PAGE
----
The deadlift is the best lift around (fight me) but it’s also one of the most intimidating. Nothing exhausts you like a grinding deadlift, and for most raw lifters, the deadlift is your strongest. That means the greatest amount of tension on your body and the longest recovery times. The squat comes close, and it can absolutely be intimidating to stand under a heavy squat, but the deadlift wins out.
This means that for the deadlift, more than for any other lift, mindset is key. You simply cannot hesitate when you walk up to the bar.
Mindset articles are a dime a dozen, they’re everywhere. And ultimately, they all boil down to one thing: that it doesn’t matter what works for you, so long as it does. Everyone has their own routines, their own ways of locking down their mindset. It’s not important what these rituals are, but having them is better than not having them.
You don’t need to copy someone else’s rituals. What works for someone else may or may not work for you, so don’t be a copycat. You don’t have to roll the bar towards your shins, or raise your arms in the air, or pull the slack out of the bar, or whatever else you’ve seen big deadlifters do. All of these things have minimal impact on how much weight you can actually lift, and aren’t going to make you magically better at deadlifting. But you’ll never complete a pull if you don’t attempt it, and you’re definitely going to mess it up if you’re not motivated to go all in.
Here’s what to do: experiment and nail down a routine for yourself. This can be almost anything. Hell, you can do a dance in front of the bar, jump up in the air, yell and scream, make a quick prayer, whatever you want - within reason, and assuming you don’t mind other people watching.
Other stuff you can do: Stick with certain songs or types of music if you’re listening. (I don’t prefer this one, because you’re not going to have your music on the platform if you’re a competitor.) Find something that pumps you up, and have it ready. Mess around with specific positioning, your grip, your foot position, your approach. Regulate your breathing. Test the slack of the bar if you want. Visualize the lift, or don’t. Focus on cuing yourself, or just clear your mind entirely. Take a deep breath, and get ready for the grind. Kiss the bar.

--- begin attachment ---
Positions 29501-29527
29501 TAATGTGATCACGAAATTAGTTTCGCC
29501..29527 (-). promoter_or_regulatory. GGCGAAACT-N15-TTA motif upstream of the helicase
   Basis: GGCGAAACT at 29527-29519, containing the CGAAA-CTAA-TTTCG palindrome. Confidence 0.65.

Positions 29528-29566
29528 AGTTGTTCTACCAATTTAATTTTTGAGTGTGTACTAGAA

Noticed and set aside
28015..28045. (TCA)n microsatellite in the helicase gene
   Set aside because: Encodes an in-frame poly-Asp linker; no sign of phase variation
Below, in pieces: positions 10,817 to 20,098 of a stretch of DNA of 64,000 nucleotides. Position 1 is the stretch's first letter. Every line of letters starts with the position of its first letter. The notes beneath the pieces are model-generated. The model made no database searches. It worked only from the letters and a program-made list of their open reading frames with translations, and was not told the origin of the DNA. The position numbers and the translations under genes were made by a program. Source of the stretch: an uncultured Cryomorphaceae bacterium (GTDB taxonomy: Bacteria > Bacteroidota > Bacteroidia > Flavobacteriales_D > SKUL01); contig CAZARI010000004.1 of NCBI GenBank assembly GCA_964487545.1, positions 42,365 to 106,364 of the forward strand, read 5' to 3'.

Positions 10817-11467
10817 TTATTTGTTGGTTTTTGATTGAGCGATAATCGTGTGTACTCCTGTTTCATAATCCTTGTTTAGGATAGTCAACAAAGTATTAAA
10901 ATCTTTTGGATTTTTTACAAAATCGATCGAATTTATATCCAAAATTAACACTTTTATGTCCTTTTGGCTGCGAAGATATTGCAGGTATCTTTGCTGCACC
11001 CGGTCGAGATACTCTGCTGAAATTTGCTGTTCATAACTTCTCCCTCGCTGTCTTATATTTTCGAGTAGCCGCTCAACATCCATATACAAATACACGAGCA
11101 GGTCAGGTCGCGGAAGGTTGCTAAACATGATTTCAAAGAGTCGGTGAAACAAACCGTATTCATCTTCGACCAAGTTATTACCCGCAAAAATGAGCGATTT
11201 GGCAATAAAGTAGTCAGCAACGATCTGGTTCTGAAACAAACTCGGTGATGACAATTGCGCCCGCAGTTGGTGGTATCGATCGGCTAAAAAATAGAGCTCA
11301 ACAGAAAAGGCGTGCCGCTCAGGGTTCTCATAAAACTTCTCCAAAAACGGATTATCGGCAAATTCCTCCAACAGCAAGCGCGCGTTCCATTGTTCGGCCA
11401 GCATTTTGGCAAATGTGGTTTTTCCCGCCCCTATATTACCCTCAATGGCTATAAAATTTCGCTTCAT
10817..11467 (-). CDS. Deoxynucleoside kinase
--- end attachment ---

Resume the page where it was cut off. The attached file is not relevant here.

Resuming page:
Don’t think what you’ve seen other people do - think football players doing their touchdown dances. Make something for yourself, and stick to it.
Why? Because having your own ritual is all that counts. Being able to return to that ritual means that you can return to that mindset and be prepared to crush it again. Consistency of mindset equals consistency of readiness and consistency of action, so you can grip that bar and rip it every time.
If you’re a seasoned lifter, chances are you’ve already nailed down some mindset strategy of your own, even if you haven’t thought about it much. If you’re a beginner, you need to get started on fashioning your strategy right away. If you’re an intermediate - maybe your strategy is working out for you, or maybe it isn’t. Maybe it needs to be played with, modified, and tested.
When it comes to heavy working sets in your workout, it can be easy to misjudge your level of recovery. Are you ready for the next set? It might not be clear, so you hesitate. But no matter what, it’s always better to follow through on that first shot than to stress yourself out, potentially limiting your ability to pull when it counts. The first time you put your hands on the bar should be the last.
I know that even with my own rituals, I’ve sometimes hesitated when I step up to the bar. The quicker the process, the better. It’s better to commit to a lift and go for it than to psych yourself out, so always try and have yourself completely ready for the first attempt. Remind yourself, mentally, that that first attempt is the one that you need to follow through on. Then do it. The more you can stick to your ritual, the stronger it will get.
At the very least - even if you’re not the strongest in the room, you can definitely be the one everyone remembers.
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